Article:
Full and frank admission: before this unmissable doc, I was a bit foggy on Harry Belafonte – he’s the Calypso singer, right? As ‘Sing Your Song’ reveals, however, that’s not the half of it. For half a century, Belafonte has put himself on the battle line of every major civil rights struggle. Born in Harlem and partly raised in Jamaica, he was a ’50s teeny-bopper heartthrob (Tim Burton used his song ‘Day-O’ in ‘Beetlejuice’). Early on, Belafonte calculated he could use his celebrity as a strategy – acting as a go-between for the Kennedys and Martin Luther King’s civil rights movement.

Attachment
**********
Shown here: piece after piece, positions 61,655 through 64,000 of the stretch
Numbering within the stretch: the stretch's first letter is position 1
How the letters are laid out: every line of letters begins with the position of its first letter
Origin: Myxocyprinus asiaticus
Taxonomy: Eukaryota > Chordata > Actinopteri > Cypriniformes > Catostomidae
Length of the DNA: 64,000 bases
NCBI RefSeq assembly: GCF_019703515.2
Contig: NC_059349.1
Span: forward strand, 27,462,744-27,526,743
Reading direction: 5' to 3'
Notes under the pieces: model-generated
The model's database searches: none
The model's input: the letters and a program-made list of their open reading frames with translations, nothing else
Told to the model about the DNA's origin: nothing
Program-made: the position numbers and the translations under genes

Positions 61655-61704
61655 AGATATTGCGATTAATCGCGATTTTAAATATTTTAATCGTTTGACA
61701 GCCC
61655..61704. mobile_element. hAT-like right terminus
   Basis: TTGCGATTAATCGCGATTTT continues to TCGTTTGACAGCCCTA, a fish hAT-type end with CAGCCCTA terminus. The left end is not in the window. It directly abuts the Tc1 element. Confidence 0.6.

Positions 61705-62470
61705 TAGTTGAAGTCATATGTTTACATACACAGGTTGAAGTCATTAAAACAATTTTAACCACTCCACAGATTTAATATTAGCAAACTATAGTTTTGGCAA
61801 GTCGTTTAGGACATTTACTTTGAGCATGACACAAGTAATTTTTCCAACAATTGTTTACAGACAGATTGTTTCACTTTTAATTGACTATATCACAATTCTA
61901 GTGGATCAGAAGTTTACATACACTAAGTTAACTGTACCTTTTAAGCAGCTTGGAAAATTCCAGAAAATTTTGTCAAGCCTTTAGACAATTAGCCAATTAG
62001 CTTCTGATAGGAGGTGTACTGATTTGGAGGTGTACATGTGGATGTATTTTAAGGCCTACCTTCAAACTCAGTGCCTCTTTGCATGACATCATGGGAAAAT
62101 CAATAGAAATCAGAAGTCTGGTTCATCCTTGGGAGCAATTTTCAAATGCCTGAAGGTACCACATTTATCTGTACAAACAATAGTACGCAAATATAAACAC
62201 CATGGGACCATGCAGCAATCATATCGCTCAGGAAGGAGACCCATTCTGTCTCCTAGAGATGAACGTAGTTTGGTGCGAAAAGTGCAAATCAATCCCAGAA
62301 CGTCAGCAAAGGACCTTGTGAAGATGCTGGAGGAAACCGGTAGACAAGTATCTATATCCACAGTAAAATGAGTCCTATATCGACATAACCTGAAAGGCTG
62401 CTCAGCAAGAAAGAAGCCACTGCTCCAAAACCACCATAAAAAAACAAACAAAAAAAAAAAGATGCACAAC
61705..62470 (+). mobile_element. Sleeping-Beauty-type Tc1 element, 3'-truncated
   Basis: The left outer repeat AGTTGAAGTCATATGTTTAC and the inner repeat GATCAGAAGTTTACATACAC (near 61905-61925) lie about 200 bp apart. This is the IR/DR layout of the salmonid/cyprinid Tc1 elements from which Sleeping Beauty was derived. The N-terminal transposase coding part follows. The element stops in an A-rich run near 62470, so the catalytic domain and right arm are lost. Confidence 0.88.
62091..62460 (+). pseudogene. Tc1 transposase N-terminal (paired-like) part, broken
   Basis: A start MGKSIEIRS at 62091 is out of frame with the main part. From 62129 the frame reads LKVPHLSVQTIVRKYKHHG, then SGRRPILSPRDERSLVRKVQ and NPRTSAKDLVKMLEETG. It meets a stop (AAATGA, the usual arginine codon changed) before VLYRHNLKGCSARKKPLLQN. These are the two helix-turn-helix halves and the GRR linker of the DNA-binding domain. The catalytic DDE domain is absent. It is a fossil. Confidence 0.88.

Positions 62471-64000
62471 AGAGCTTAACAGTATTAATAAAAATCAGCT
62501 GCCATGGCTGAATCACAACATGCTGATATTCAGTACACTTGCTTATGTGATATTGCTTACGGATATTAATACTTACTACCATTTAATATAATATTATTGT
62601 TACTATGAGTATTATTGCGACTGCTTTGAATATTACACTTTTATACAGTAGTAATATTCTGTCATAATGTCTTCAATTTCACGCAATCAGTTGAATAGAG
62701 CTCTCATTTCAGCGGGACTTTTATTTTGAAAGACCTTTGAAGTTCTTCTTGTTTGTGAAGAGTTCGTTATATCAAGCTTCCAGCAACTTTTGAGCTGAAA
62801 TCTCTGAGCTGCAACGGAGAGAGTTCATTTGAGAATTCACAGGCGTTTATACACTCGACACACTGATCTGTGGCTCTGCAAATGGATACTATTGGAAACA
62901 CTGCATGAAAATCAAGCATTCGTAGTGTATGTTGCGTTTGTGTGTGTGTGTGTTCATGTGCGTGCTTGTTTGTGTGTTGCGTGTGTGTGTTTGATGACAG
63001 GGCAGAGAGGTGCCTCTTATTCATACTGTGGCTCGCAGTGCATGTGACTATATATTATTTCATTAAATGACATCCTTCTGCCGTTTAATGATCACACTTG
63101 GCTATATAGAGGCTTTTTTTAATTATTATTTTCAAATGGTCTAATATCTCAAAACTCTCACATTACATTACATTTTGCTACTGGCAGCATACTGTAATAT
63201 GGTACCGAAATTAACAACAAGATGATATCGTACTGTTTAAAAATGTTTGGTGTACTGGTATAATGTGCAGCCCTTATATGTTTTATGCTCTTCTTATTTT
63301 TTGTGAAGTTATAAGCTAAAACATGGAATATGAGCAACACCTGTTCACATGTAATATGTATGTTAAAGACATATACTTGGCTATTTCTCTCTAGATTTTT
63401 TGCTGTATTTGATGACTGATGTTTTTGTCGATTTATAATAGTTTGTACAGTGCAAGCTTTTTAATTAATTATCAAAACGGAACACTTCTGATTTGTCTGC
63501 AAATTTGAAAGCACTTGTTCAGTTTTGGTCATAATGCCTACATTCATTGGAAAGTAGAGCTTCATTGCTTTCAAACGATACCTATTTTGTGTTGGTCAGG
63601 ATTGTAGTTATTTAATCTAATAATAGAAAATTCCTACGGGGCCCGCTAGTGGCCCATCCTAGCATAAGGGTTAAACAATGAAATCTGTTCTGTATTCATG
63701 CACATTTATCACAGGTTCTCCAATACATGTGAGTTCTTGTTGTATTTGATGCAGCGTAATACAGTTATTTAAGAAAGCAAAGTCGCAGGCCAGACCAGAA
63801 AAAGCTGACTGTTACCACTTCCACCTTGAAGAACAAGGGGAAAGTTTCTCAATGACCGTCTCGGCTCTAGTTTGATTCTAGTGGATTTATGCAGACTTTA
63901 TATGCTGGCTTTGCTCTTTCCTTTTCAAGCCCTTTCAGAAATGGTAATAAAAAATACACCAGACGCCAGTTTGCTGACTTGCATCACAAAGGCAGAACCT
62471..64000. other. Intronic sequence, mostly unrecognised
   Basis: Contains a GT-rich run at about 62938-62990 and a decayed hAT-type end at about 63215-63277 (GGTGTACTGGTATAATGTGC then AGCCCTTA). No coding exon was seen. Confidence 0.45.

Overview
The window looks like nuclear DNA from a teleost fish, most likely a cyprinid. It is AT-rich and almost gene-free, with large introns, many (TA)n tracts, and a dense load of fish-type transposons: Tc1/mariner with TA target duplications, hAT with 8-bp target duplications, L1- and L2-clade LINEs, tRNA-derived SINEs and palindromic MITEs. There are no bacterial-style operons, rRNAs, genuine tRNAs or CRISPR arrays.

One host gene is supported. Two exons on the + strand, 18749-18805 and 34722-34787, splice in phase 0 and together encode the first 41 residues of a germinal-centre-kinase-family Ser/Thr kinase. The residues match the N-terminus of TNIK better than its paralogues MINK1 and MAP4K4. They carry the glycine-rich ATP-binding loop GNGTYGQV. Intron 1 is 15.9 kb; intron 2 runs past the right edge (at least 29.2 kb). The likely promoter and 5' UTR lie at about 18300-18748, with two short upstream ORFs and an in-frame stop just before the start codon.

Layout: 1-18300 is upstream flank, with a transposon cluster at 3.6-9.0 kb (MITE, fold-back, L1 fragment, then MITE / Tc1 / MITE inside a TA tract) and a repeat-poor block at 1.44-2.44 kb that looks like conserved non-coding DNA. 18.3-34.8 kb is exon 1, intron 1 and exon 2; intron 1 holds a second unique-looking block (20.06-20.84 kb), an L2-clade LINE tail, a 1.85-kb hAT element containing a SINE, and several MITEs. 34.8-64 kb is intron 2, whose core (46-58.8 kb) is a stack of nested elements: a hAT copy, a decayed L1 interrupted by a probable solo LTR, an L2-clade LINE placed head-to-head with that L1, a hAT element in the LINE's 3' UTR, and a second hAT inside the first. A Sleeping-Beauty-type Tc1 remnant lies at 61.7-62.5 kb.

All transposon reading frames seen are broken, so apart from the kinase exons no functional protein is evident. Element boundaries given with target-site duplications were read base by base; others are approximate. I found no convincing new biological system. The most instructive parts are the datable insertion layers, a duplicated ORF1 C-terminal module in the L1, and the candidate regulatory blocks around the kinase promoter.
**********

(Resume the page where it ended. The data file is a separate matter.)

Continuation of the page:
King was a close friend, and his daughter tells us why her dad was inspired by Belafonte: because here was someone who didn’t have to get involved, but did. As for the man himself, now 75, he talks with the calm, measured directness of someone who has lived by his principles his entire life – discussing his involvement in causes from the liberation struggle in South Africa to Ethiopian famine. If Richard Dawkins’s mob want to start giving out secular sainthoods, they should start with Harry Belafonte. What a man.